Heart Failure, Heart Attack, Cardiac Arrest: Are they the same?

Cardiovascular deaths are the leading cause of death globally. It is a well-known fact that Indians are more affected by heart ailments than the western population in terms of early onset, rapid progression, and high mortality rate. When it comes to heart diseases, multiple terms are used: heart failure, cardiac arrest, and heart attack, and not many people are aware that these are not the same. Let’s understand the difference.

The Difference Between Cardiac Arrest, Heart Attack and Heart Failure
A heart attack is a circulation issue, whereas a cardiac arrest is an electrical problem. A heart attack results when blood supply to a section of the heart is disrupted due to blockage in the artery that supplies blood to the heart. On the other hand, cardiac arrest happens when the heart stops beating completely due to an irregular heartbeat. Heart failure, also known as Congestive Heart Failure, is a chronic condition where your heart is not able to pump as much blood as required by your body.

Sign and Symptoms
Since the causes and mechanisms of a heart attack, cardiac arrest, and heart failure are different, they lead to different outcomes too. In a heart attack, a blocked artery prevents oxygen-rich blood from reaching a part of the heart, leading to its slow death. However, when a cardiac arrest happens, the heart cannot pump blood to the brain, lungs, and other organs, so the person becomes unconscious, stops breathing, and has no pulse.

In contrast, symptoms of a heart attack start slowly, with mild pain or discomfort. Chest discomfort can be felt as an uncomfortable pressure, fullness, squeezing, or pain that may come and go. Discomfort can also be felt in one or both arms, neck, back, jaw, or stomach. In addition to discomfort, shortness of breath, excessive coughing and wheezing, cold sweats, nausea, and lightheadedness can also signs of a heart attack.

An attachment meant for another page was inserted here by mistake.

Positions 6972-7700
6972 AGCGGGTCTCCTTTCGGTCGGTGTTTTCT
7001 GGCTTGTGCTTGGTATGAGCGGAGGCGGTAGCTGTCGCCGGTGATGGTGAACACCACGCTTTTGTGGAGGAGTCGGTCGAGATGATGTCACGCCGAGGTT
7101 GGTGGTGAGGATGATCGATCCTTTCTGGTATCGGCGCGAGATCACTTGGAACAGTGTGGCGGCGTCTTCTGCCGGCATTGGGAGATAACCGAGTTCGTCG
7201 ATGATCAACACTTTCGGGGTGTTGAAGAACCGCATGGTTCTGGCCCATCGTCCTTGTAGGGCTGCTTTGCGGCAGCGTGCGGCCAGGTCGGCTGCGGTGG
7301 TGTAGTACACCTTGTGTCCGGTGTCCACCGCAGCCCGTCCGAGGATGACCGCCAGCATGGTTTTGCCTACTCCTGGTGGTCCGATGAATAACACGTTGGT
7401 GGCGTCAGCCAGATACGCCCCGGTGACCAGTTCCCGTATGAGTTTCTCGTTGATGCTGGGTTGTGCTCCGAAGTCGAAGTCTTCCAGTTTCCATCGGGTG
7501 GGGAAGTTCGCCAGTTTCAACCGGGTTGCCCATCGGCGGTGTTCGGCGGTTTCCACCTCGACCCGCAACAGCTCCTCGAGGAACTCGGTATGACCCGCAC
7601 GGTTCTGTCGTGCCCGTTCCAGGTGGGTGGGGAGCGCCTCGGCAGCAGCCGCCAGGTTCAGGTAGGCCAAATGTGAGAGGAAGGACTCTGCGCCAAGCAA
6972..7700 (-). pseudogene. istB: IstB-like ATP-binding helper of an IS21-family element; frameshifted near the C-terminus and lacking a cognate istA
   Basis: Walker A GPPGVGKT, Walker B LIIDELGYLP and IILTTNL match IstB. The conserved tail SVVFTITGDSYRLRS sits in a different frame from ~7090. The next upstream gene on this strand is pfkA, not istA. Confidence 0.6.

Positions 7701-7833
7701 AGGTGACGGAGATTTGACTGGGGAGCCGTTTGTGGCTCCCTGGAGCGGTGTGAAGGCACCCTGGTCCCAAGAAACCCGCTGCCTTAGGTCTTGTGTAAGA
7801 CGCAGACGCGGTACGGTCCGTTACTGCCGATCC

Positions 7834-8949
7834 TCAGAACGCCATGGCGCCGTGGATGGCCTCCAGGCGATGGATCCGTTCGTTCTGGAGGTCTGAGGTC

Heart failure presents with shortness of breath with activity or at rest, swelling in legs, ankles, and feet, dry cough, or cough that produces white or pink blood-tinged mucus, fatigue and weakness, rapid or irregular heart beat, also known as palpitations, lack of appetite or nausea, and difficulty concentrating or reduced alertness.

How can we help?
Nevertheless, there is no argument that these three are medical emergencies, and one should be aware of what to do before emergency medical help arrives. Every minute matters. Emergency medical services should be called immediately. In the absence of pulse and breathing, a trained and certified person should perform CPR (Cardiopulmonary Resuscitation) until medical help arrives. If untrained, provide hands-only CPR, which means uninterrupted chest compressions of 100 to 120 per minute.

Modifiable Risk Factors
It is essential to have knowledge of the common modifiable risk factors to reduce your risk of heart disease and manage your health. The four most common non-healthy behaviours: use of tobacco, physical inactivity, unhealthy diet, and consumption of excessive alcohol lead to key changes: raised blood pressure, being overweight or obese, raised blood glucose, and raised cholesterol, increasing one’s risk of cardiovascular diseases.

In addition, the following proactive measures can prove beneficial: avoiding second-hand smoke, treating and managing your blood pressure and diabetes, consuming a heart-healthy diet that is low in saturated and trans fat, salt, and added sugar, reaching and maintaining a healthy weight, getting at least 150 min of moderate-intensity physical activity a week, getting regular health checks. Even if you have a heart ailment, following these healthy habits can contribute to keeping your heart healthy. As a preventive step, one should undergo tests such as Creatinine, high-senstivity CRP, blood urea nitrogen, lipid profile, urea, and fasting glucose that help assess the heart health and estimate the risks of heart diseases.